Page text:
Economics of Oregon Spring Break

By Josh Lehner
Oregon Office of Economic Analysis

It’s the first one in a couple of years that might actually feel like Spring Break. COVID cases and hospitalizations are low, masks are off if you want, and household finances remain strong. There is definitely some pent-up demand for travel, entertainment and fun. Ahead of next week, let’s take a quick look at how real consumer spending (adjusted for inflation) for a number of these categories stack up.

In the chart below, sales are compared to a pre-pandemic trend, which is basically just a counterfactrual of moderate growth. As you can see, most of the travel and entertainment activities are yet to fully recovery, but are showing growth in the past year. The only categories to be fully recovered would be purchases of luggage (we’re ready for vacation!) and going out to eat (which has shifted a bit from more fast-food during the earlier stages of the pandemic, to more sit-down dining in the past six months or so). Other categories like going to the movies, concerts, or amusement parks are still half of what we would have expected absent a pandemic. We are starting to do those more, but still quite a bit less frequently than we used to.

While the spending numbers shown above are national, we have a couple different looks at travel behavior closer to home. First, the latest traffic counts from ODOT show that driving is basically fully back to where it was pre-pandemic. For much of the past couple of years, driving behavior was just a little lower than it had been, but that gap looks to have closed. Oregon does have a slightly larger population today than a few years ago, so on a per capita basis, driving is down a little, but no longer in aggregate.

Second, we have the latest passenger counts from airports in Oregon. As discussed previously, air travel to the state’s regional airports is essentially fully recovered, whereas passenger counts at the state’s largest airport, PDX, remain about 20-30% lower. This pattern is likely impacted by the fact that leisure travel has rebounded strongly, but business travel remains weak.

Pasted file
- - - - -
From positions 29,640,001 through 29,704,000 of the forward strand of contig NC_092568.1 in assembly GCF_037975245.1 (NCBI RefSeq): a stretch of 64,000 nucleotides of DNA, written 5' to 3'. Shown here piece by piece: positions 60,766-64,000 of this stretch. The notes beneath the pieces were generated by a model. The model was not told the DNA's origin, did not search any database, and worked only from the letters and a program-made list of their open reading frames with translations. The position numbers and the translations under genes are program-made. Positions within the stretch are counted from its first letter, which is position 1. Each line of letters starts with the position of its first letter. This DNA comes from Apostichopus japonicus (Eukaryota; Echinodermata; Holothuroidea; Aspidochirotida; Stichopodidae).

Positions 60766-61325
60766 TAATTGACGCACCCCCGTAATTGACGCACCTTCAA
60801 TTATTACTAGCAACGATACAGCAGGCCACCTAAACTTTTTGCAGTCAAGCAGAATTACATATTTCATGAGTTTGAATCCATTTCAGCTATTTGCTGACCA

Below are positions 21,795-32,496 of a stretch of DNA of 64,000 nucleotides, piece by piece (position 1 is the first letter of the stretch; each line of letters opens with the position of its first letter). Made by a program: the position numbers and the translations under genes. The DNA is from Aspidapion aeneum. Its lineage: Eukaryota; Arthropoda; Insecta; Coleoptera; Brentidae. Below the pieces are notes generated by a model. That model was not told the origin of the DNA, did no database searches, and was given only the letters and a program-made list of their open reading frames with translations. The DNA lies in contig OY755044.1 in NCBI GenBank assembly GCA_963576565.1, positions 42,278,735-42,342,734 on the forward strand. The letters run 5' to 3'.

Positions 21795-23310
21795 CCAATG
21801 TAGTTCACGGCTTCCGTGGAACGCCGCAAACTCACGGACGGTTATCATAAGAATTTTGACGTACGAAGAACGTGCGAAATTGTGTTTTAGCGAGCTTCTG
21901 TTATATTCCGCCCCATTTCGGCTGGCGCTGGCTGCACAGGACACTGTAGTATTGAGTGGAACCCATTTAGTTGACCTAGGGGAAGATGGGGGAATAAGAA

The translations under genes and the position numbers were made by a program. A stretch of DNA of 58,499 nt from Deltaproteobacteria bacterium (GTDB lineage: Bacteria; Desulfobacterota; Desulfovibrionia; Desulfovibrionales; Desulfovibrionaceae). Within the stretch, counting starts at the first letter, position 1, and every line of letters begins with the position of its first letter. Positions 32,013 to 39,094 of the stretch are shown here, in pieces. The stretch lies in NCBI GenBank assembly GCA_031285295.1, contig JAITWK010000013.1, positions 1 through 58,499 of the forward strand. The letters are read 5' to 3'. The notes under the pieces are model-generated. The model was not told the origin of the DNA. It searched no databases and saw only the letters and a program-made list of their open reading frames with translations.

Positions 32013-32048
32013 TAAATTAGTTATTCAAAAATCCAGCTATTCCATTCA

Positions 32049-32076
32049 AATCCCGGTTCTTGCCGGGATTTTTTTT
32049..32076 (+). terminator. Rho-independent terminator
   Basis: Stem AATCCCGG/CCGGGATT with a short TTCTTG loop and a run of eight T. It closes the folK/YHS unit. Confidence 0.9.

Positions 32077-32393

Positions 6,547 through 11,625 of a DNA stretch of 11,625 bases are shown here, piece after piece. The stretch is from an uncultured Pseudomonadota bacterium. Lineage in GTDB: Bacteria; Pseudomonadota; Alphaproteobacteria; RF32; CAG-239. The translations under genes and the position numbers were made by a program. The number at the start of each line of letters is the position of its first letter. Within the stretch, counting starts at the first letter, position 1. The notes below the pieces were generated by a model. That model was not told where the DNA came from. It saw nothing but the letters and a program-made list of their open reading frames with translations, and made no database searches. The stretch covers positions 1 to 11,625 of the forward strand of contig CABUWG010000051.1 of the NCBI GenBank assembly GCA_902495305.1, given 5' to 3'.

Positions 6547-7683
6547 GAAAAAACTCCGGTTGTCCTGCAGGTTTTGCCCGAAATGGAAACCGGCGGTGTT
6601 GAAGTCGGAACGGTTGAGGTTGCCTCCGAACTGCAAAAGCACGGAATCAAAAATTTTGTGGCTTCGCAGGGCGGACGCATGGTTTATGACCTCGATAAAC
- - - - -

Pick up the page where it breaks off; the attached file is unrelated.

Third, as reported weekly by Travel Oregon, hotel occupancy outside of the Portland area is above pre-pandemic figures.

Now, given the recent surge in gas prices, if we’re headed out on a Spring Break trip, we will definitely be paying more at the pump to fill up for the journey. An important thing to note is that oil shocks are not good news. That said, Oregon and the U.S. have never been better able to manage an oil shock than today. The macroeconomic impacts will be smaller than in previous oil shocks like those back in the 1970s or mid-2000s. Why?

First, spending on gasoline, or energy more broadly was a record low just a few months ago. Yes, energy spending is rising quickly, but there is room in household budgets to adjust. Second, the energy intensity of the economy continues to decline. The amount of energy it takes to produce goods and services has never been lower. Don’t get me wrong, there will be an impact from the oil shock, but that impact will be more muted than in previous periods; Oregon likely even more so than the nation. And third, the U.S. is an energy and oil producer these days. High oil prices are bad for consumers and business costs, but good for the drilling and mining industry. The net impact on the U.S. economy is the combination of consumer spending, and business investment in new wells and increased mining activity (jobs and wages). High oil prices are not longer just bad news for the U.S.

Finally, getting back to Spring Break, it’s important to keep in mind that this shift in consumer spending back into services is economically important. Services are labor-intensive, and therefore the improving sales of us going on vacations, out to eat and other forms of entertainment is helping drive the employment recovery in the past year and in the years ahead, and will boost the regional economies more reliant upon these industries as well.

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